Business / Economy

Corruption investigation expands to finance sector

By Jiang Xueqing (China Daily) Updated: 2015-02-04 07:52

Corruption investigation expands to finance sector

A Chinese man walks past the stand of Bank of Beijing, May 21, 2014. [Photo/IC]

Bank of Beijing Co Ltd Board Director Lu Haijun is being investigated for serious disciplinary violations, the bank said in a statement to the Shanghai Stock Exchange on Tuesday.

Analysts said recent cases involving banks showed that China's anti-corruption campaign has expanded into the financial sector.

Bank of Beijing received a written notice from Beijing Energy Investment Holding Co Ltd about Lu being investigated because he is the former chairman of the company.

The bank said the incident "will not affect its normal operations".

Mao Xiaofeng, former president of China Minsheng Banking Corp, was taken away for investigation on Friday by the Central Commission for Discipline Inspection.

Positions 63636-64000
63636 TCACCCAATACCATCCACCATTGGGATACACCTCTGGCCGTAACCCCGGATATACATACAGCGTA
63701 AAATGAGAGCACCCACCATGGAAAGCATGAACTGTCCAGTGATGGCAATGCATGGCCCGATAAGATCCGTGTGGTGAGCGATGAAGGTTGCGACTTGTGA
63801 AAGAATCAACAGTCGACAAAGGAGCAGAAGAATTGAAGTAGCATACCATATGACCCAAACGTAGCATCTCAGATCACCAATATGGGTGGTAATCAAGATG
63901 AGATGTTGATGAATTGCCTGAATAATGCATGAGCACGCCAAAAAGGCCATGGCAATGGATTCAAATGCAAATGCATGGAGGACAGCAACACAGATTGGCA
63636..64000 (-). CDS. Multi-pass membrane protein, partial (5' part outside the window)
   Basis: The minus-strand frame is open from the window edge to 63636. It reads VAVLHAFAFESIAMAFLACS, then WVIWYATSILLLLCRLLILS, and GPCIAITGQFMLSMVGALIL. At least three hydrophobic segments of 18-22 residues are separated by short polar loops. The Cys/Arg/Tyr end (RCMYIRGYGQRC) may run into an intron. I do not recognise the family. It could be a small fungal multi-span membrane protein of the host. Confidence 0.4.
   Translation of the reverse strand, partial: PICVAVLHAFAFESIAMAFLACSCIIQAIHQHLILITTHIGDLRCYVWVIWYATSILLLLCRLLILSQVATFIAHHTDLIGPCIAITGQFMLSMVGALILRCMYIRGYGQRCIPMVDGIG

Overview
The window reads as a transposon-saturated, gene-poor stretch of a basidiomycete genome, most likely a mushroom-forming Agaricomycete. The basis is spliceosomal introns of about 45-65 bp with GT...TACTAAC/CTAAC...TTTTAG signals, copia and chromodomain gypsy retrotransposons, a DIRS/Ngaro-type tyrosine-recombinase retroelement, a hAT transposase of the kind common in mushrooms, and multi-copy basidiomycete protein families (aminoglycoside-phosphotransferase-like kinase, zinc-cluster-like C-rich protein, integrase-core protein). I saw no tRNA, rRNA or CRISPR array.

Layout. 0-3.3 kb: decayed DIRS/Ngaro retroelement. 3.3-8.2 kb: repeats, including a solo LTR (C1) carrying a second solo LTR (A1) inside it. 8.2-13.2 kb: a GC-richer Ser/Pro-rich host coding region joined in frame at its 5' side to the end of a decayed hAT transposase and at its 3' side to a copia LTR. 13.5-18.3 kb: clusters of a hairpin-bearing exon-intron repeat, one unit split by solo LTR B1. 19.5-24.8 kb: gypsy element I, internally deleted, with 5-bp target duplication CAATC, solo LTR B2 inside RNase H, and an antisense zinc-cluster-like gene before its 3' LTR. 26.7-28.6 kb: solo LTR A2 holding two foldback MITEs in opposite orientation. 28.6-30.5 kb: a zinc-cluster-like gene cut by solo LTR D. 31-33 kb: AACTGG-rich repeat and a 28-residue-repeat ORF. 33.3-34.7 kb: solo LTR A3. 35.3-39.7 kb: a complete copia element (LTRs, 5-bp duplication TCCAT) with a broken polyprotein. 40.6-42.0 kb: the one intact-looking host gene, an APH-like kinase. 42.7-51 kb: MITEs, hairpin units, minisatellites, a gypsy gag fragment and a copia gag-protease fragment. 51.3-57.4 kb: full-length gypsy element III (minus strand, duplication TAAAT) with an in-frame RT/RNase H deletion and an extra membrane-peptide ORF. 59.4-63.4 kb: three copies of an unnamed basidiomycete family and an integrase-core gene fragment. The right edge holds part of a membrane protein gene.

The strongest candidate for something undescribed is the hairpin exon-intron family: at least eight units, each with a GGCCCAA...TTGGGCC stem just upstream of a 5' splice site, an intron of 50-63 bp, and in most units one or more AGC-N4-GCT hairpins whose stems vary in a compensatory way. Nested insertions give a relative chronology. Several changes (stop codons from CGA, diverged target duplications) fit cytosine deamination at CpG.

Minsheng shares slid 3.2 percent in Shanghai and 3.1 percent in Hong Kong on Monday. The declines showed that investors regarded the investigation as the beginning of China's anti-corruption campaign in the financial sector, said Mu Hua, a Guangzhou-based analyst at GF Securities Co.

Ni Jun, a Shanghai-based banking analyst, said the anti-corruption campaign may have a bigger impact on small banks such as city commercial banks, compared with large State-owned banks.

"Small banks have close relations with the local governments in terms of business projects and deposits. If the president of a small bank steps down, the personnel change will have a relatively but huge influence on the bank, and the bank will adjust its reliance on political connections," Ni said.

"The operation of large banks, on the contrary, is less likely to be affected by individuals. Even the appointment of a new president will not have a big impact on their performance, which depends more on the macroeconomy."

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